(Last Updated on : 19/11/2015)
Indian Pitta is an Indian bird
that bears a scientific name of "Pitta brachyuran
" and is concentrated in the Himalayan jungles and the evergreen forests.
Naming of Indian Pitta
The name Pitta comes from the Telugu word meaning "small bird". Local names in India are based on the colours and their behaviours such as the time of calling and these include Naorang, Nauranga, Shumcha, Dao bui yegashi, Navaranga or Hariyo, Arumani kuruvi, Kathu-alechi, Thotta kalla, Polanki pitta, Ponnangi pitta; Kavi Navaranga and Avichchiya.
Concentration of Indian Pitta
Indian Pitta is a passerine bird native to the Indian subcontinent. It inhabits scrub jungle, deciduous and dense evergreen forest.
Breeding of Indian Pitta
The breeding of Indian Pitta is mainly in the forests of the Himalayan Mountain Range
, hills of Central and western India (Western Ghats Mountain Range in India
Migration of Indian Pitta
Indian Pitta migrates to other parts of the peninsula in winter. Although very colourful, they are usually shy and hidden in the undergrowth where they hop and pick insects on the forest floor. They have a distinctive two note whistling call which may be heard at dawn and dusk. It is considered Least Concern by IUCN as its range is very large.
Structure of Indian Pitta
Indian Pitta is a small stubby-tailed bird that is mostly seen on the floor of forests or under dense undergrowth, foraging on insects in leaf litter. It has long, strong legs, a very short tail and stout bill, with a buff coloured crown stripe, black coronal stripes, a thick black eye stripe and white throat and neck. The upperparts of Indian Pitta are green, with a blue tail, the under parts buff, with bright red on the lower belly and vent. The bird hops on the ground to forage and has been known to get trapped in ground traps meant for small mammals. It has been suggested that the width of the coronal stripe may differ in the sexes.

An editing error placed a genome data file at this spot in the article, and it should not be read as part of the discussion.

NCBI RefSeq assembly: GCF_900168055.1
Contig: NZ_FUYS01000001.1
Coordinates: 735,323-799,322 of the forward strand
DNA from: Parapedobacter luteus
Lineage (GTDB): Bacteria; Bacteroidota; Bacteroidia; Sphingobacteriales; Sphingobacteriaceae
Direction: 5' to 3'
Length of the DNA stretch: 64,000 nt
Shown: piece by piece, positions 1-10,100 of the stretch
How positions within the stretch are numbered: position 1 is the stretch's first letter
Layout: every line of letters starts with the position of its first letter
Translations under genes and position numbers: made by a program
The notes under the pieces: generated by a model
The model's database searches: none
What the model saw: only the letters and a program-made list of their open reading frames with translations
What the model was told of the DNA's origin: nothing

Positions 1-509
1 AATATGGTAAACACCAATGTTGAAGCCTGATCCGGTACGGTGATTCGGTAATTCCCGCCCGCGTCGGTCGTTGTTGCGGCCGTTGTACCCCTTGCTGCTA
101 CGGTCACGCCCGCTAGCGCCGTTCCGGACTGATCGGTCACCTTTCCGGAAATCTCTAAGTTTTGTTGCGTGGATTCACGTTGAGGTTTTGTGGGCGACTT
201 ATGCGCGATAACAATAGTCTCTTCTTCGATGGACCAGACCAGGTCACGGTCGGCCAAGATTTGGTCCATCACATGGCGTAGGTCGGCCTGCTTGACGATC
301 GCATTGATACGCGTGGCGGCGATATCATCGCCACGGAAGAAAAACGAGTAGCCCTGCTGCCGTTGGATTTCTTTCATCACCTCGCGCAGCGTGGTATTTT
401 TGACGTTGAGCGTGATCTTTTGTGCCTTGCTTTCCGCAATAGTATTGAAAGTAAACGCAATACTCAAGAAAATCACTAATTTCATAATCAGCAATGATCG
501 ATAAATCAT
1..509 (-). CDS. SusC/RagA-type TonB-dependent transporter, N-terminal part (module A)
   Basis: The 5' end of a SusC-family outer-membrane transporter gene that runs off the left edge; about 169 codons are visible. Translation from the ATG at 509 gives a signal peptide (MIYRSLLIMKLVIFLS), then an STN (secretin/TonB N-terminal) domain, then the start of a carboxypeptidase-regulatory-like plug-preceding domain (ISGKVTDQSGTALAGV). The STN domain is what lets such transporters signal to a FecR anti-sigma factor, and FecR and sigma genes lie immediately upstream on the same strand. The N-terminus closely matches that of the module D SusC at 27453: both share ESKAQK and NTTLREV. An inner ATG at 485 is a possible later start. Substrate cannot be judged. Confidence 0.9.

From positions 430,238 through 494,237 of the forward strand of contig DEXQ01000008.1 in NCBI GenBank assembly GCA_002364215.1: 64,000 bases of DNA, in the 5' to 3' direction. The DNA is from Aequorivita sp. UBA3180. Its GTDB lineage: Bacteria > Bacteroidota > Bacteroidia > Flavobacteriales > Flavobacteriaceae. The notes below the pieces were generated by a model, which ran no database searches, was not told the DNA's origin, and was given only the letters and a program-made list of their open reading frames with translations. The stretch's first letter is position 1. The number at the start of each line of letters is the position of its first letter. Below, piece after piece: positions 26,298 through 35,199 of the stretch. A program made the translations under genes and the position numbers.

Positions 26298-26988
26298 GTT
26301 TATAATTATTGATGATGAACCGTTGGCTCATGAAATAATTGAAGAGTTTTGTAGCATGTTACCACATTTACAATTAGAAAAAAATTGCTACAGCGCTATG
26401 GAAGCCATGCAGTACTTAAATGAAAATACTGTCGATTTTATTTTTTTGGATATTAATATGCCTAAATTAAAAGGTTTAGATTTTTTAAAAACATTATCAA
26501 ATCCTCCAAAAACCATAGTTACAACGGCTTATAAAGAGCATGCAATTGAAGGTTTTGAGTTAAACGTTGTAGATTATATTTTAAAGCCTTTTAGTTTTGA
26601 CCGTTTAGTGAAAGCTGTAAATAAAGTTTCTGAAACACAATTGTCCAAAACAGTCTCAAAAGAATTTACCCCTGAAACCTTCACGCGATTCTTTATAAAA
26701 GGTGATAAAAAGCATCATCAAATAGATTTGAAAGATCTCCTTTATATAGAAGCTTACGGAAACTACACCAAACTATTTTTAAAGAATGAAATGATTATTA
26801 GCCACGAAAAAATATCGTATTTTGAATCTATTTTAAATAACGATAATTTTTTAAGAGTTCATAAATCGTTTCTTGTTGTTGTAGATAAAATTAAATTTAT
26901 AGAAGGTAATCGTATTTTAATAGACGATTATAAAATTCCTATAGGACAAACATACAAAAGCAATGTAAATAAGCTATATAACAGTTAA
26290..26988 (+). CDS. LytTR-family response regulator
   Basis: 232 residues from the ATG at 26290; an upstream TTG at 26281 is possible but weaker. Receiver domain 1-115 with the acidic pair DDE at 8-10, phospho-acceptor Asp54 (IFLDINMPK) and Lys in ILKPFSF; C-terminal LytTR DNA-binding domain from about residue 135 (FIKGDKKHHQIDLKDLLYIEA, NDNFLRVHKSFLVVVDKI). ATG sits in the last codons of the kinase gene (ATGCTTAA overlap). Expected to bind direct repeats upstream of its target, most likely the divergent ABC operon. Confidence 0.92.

Voice of Indian Pitta
It is more often heard than seen and has a distinctive loud two-note whistle wheeet-tieu or wieet-pyou or sometimes, a triple note hh-wit-wiyu. They have a habit of calling once or twice, often with neighbouring individuals joining in, at dawn or dusk leading to their common name of "Six-O-Clock" bird in Tamil Nadu, Kerala and Karnataka.
Distribution of Indian Pitta
Indian Pittas breed mainly in the Himalayan foothills from the Margalla hills northern Pakistan in the west to at least Nepal and possibly up to Sikkim
in the east. They also breed in the hills of central India and in the Western Ghats south to Karnataka
. They migrate to all parts of peninsular India and Sri Lanka in winter. Exhausted birds may turn up inside homes. They are rare in the drier regions of India.
Feedings of Indian Pitta
Indian Pittas roost in trees. They feed on insects and other small invertebrates that they usually pick up from the ground or leaf litter. They have also been noted to take kitchen food scraps from the ground.
Breeding Season of Indian Pitta
Indian Pitta breeds during the south-west monsoon from June to August, with peaks in June in central India, and in July in northern India.
Nests of Indian Pitta
The nest of Indian Pitta is a globular structure with a circular opening on one side built on the ground or on low branches. It is made up of dry leaves and grasses. The clutch is four to five eggs which are very glossy white and spherical with spots and speckles of deep maroon or purple.